The personal is the political is the psychopathological: Theories on the etiology and teleology of sex and gender

Plan Author

  • Emma Rusbarsky, 2016

Fields of Concentration

  • Gender Studies
  • Psychology

Sample Courses

Project Description

An analysis of the relationship between psychology and the LGBTQ+ community through the lens of nosological practices.

Faculty Sponsors

  • Tom Toleno
  • Jaime Tanner

Outside Evaluator

  • Megan Becker, Brattleboro Retreat


This Plan is an interdisciplinary investigation of the narrative of bi9ological essentialism and its impact on LGBTQ+ communities, including analyses of their historical relationships and medicalization and pathologization in the field of psychiatry. It includes a paper on the history of sex and gender diagnoses as pathologies, and one on the search for a biological basis of sexuality.


There is perhaps no better example of this phenomenon than the pathologization of homosexuality in the 60s and 70s and the resulting belief that removing homosexuality from the list of psychiatric disorders would bring acceptance and full equality to the gay community. Many of the same social critiques of the pathologization of homosexuality are still relevant in their parallels to the medicalization of transexuality taking place currently. The declassification of homosexuality in 1974 and the reclassification of Gender Identity Disorder as Gender Dysphoria in 2013 are comparable APA responses to similar social climates and activist pressures. By observing the environment and process by which homosexuality was declassified it is possible to gain insight into the potential future of the Gender Dysphoria diagnosis

As was the case with homosexuality before it, depathologizing Gender Dysphoria isn’t a comprehensive solution to trans* inequality but it will serve to reduce some of the stigma a diagnosis caries. The pathologization of homosexuality is reflective of the social climate that existed at the time and the same is true for Gender Dysphoria . As the defining field psychology helped further perpetuate a gay identity that is synonymous with illness, which became the primary characteristic of such an identity. Defining transgenderism in a psychiatric setting perpetuates the medicalization of identity in much the same way. The field of psychiatry is more aware than ever that the “DSM not only determines how mental disorders are defined and diagnosed, it also impacts how people see themselves and how we see each other.” With this in mind, removing transexuality from the nomenclature may very well be the most inclusive way forward.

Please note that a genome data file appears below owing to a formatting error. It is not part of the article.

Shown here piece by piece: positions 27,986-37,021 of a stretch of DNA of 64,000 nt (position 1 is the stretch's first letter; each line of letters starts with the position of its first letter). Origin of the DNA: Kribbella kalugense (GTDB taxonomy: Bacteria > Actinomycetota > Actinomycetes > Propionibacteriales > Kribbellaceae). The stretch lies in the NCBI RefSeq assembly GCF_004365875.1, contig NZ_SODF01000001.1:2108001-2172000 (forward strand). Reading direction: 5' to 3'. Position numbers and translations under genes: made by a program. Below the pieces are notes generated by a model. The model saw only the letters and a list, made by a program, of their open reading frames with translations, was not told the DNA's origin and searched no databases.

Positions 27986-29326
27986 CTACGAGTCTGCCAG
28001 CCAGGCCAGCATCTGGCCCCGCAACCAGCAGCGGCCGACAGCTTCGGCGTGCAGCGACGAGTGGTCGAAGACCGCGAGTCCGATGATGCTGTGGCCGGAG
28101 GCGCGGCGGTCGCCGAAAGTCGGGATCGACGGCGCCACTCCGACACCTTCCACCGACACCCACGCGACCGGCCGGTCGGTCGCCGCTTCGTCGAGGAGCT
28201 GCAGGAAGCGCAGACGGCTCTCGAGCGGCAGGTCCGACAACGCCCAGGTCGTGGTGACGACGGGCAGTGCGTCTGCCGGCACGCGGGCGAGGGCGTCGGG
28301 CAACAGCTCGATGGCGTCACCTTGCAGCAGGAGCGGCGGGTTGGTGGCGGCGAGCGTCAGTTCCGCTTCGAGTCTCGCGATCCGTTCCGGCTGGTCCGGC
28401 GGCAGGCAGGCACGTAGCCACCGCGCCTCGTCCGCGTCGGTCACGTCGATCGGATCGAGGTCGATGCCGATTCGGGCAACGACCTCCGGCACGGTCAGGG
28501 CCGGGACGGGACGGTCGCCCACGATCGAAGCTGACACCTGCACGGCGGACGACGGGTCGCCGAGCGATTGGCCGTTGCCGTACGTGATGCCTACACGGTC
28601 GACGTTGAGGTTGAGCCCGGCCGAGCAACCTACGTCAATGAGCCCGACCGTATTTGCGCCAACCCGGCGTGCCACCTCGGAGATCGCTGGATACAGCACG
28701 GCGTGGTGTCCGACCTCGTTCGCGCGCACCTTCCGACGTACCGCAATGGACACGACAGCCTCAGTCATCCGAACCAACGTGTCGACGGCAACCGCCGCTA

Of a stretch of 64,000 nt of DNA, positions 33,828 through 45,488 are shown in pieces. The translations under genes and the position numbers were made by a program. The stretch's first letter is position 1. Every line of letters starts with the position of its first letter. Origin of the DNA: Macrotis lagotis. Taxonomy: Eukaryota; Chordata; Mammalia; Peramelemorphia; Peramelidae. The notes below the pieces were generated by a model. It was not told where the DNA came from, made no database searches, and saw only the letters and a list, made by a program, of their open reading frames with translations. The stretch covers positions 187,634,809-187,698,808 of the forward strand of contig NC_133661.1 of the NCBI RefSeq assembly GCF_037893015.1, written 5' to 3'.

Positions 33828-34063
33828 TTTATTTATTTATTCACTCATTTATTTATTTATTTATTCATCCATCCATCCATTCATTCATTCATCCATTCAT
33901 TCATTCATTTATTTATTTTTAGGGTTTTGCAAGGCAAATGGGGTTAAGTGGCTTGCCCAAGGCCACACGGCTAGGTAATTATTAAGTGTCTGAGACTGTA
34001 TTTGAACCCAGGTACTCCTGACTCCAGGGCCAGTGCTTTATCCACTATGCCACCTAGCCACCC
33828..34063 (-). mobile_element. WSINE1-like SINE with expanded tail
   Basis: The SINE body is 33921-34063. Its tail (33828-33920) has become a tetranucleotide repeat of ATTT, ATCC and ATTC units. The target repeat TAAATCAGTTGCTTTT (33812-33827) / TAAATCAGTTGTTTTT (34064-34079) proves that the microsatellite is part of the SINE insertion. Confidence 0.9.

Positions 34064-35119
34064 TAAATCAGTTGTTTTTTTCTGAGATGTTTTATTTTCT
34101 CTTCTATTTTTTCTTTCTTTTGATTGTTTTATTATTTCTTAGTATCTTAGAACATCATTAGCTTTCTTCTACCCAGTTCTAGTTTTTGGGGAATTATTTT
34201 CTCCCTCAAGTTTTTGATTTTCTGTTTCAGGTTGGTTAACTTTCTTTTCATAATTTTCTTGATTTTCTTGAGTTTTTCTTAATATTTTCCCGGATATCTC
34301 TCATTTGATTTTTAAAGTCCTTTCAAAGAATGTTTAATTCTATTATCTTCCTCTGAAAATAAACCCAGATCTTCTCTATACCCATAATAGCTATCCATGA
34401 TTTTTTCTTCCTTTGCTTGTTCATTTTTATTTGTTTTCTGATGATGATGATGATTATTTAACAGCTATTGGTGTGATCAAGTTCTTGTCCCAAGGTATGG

While epigenetic theories unify much of the scientific literature on the mechanisms and causes of sexuality, and the research into the fitness benefits address the potential evolutionary reason for the existence of deviant sexualities, there has been little analysis of the relevance of this body of research and why it exists. The importance of identifying a biological basis for sexuality is deeply rooted in the belief that sexuality is immutable and outside the realm of personal control but the importance of that is questionable. The collective value of these scientific efforts is in recognizing that there is no one single mechanism by which homosexuality occurs. No theory of homosexuality is all encompassing, each one only serves to explain factors implicated in certain subsets of homosexualities. The science shows that multiple forms of homosexuality most likely exist, in which case, perhaps some of them aren’t influenced by biology at all.